Monday, August 17, 2020

Facebook censorship on West Papua – then deafening silence

Facebook censorship on West Papua ... a "cruel irony". Image: RSF/PMC

By David Robie

THE SILENCE from Facebook is deafening and disturbing.

At first, when I lodged my protests earlier this month to Facebook over the immediate removal of a West Papua news item from the International Federation of Journalists shared with three social media outlets, including West Papua Media Alerts and The Pacific Newsroom, I thought it was rogue algorithms gone haywire.

The “breach of community standards” warning I also received on my FB page was unacceptable, but surely a mistake?

However, with subsequent protests by the Paris-based Reporters Without Borders (RSF) media freedom watchdog and the Sydney office of the Asia-Pacific branch of the International Federation of Journalists (IFJ), the world’s largest journalist organisation with more than 600,000 members in 187 countries, falling on deaf ears, I started wondering about the political implications of this censorship.

READ MORE: Melanesia: Facebook algorithms censor article about press freedom in West Papua

We had all complained separately to the FB director of policy for Australia and New Zealand, Mia Garlick, and were ignored.

Thursday, August 6, 2020

75 plus 35 years – the Hiroshima and Rainbow Warrior nuclear rewinds

The Hiroshima devastation 75 years ago today. Image: iCAN

By David Robie

While the globe struggles to cope with the deadly onslaught of the covid-19 pandemic, communicators, historians, journalists and activists have been deploying innovative ways of marking three nuclear-related anniversaries in barely a month.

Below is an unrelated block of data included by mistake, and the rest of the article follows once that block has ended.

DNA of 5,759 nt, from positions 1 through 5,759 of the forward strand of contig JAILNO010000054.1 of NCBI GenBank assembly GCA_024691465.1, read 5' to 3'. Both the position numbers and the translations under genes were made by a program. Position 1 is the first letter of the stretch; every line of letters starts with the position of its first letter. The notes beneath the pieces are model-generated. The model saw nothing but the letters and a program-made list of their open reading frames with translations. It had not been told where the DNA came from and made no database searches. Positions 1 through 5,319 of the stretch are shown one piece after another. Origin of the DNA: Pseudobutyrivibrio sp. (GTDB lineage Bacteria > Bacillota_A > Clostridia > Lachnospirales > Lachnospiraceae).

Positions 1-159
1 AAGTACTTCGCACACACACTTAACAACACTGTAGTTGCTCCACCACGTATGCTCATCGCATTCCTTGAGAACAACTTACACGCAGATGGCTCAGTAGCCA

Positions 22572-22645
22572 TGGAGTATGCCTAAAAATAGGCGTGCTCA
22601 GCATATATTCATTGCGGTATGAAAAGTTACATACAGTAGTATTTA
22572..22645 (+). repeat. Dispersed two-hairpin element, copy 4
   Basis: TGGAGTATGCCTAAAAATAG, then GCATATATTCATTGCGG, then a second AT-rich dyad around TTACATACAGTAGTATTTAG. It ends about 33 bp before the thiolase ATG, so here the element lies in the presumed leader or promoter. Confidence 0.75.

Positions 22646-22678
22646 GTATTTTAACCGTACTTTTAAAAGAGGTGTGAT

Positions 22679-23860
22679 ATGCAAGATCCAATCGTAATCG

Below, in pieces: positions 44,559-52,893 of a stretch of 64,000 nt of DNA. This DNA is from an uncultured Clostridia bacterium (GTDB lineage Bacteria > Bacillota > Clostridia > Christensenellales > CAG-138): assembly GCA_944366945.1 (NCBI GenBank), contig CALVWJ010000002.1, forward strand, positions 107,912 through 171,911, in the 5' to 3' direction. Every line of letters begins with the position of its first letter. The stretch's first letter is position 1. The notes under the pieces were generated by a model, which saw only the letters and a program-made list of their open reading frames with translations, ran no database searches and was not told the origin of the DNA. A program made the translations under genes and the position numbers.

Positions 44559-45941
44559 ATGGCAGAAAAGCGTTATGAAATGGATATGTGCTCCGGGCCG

Over the next few days, the devastating destruction, cruel loss of life and survivors' stories from the world's first and only deployment of nuclear weapons are being remembered in Japan and around the world.

The United States dropping of nuclear bombs on Hiroshima 75 years ago on 6 August 1945 and then on Nagasaki three days later left two utterly destroyed cities and more than 215,000 people dead. Thousands more lives were lost in the following years from leukemia, cancer and other diseases caused by the radiation from the weapons.

READ MORE: Another Hiroshima is coming - unless we stop it now

With the third anniversary, 10 July 1985, although only one life was lost - there could easily have been more - the repercussions for New Zealand and throughout the Pacific have also been shattering.

One outrage was a wartime atrocity, claimed falsely that it was carried out to shorten the Pacific war, and the other was a peacetime atrocity.

>>> Popular Café Pacific Posts